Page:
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Watch your fingers! A new study completed this summer by graduate student Rick Tolchard and his international team at University of the Witwatersrand in Johannesburg, South Africa (Wits) has identified toothy crocodile-like predators that happily devoured their passive, plant-eating neighbors.
These ravenous beasts known as Rauisuchians roamed the swampy plains of prehistoric Southern Africa and dined on a steady diet of vegetarian dinosaurs that may or may not have tasted like chicken. Let's face it, in the harsh world of the Triassic period some 210 million years ago the law of the land was "eat or be eaten" and innocent herbivores were more likely than most to become lunch.
The paper was published online at the Journal of African Earth Sciences and revealed that Rauisuchians, distant relatives of the modern crocodile, were some of the latest-surviving members of their group with some examples measuring up to thirty feet long.
Paleoartist Viktor Radermacher has rendered a striking watercolor illustration of a pair of these imposing Rauisuchians clashing over a corpse of a mammal relative in the Triassic of southern Africa. In the background, shadowed dinosaurs and early mammal-like reptiles can be seen completing other areas of the complex terrestrial ecosystem.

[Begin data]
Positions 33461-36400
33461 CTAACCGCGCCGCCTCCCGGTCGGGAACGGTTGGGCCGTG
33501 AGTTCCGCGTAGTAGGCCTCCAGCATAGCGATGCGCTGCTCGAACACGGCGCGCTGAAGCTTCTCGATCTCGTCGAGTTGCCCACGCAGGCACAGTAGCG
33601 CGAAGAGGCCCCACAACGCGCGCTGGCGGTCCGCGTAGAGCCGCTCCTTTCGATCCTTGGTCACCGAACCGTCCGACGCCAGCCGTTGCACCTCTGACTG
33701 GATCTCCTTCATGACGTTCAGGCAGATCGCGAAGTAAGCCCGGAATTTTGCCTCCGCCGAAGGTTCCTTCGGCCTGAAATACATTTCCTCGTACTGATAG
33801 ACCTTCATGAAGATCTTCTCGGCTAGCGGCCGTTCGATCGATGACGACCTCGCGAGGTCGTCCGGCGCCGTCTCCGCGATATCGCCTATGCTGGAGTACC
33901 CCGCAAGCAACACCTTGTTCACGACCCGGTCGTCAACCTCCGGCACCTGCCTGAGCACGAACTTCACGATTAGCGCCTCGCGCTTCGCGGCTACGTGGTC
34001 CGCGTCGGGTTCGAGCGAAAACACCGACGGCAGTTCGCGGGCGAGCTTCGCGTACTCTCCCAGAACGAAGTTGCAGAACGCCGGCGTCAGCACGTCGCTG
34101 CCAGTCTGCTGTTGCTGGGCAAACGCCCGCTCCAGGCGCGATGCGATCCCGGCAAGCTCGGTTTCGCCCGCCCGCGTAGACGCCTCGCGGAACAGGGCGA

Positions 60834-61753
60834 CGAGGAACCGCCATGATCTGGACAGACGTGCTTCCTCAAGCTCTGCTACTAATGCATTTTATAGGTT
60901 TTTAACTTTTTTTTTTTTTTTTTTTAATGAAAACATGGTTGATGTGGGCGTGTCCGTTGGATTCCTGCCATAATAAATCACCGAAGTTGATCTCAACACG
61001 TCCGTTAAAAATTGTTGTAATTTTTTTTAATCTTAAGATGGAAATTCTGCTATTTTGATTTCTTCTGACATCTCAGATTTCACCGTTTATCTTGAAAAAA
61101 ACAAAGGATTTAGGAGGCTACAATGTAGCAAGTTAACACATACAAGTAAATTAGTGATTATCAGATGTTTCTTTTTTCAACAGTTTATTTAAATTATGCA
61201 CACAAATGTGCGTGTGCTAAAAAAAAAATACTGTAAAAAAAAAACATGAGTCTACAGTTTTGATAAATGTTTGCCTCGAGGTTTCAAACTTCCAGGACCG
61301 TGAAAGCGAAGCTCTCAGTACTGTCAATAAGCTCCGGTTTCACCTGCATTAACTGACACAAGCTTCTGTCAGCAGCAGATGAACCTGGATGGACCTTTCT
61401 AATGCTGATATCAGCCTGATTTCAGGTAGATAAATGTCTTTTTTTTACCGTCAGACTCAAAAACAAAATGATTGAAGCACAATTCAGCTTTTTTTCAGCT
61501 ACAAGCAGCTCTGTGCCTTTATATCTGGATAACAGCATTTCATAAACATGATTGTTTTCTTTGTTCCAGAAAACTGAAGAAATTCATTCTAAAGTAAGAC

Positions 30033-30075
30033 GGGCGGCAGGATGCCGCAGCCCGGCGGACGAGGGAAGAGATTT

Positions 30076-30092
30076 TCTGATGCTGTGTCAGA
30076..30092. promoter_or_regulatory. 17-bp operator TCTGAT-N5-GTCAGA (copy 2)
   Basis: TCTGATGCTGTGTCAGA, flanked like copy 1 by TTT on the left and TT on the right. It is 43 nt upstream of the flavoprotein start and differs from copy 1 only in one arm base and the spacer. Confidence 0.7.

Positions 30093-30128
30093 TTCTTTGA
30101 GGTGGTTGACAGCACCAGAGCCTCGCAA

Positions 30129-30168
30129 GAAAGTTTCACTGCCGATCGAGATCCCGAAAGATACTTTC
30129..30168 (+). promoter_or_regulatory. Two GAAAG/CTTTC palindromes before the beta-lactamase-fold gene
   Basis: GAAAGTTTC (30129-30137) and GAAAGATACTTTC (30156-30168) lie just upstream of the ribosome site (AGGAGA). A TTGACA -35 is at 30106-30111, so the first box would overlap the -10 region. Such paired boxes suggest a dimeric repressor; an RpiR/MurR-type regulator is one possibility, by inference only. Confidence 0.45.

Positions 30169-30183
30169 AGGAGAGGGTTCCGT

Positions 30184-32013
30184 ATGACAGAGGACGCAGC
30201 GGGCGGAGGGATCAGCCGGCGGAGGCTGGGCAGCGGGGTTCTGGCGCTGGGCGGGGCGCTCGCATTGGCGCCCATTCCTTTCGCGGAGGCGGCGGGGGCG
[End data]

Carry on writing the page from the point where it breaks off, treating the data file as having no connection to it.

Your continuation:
“These ancient fossils provide us with evidence of how at least two predator species hunted these vegetarian dinosaurs 210 million years ago," said Tolchard in a statement. "It is amazing to follow the clues left behind in fossilized teeth, jaws, limbs and other fossils to help us tell the ancient story of life in Southern Africa.”
Fossilized remains examined by Tolchard included bone fragments, teeth, jaw pieces, hind limbs, and body armor all attributed to the fierce, flesh-eating Rauisuchians. Data was inspected based on collections housed at the University of the Witwatersrand, the Iziko South African Museum, and the National Museum in Bloemfontein.
“In the Triassic period, Rauisuchians were widespread and their fossils are known from all continents except Antarctica,” explained Tolchard. “They went extinct about 200 million years ago, paving the way for dinosaurs to become the dominant large land animals.”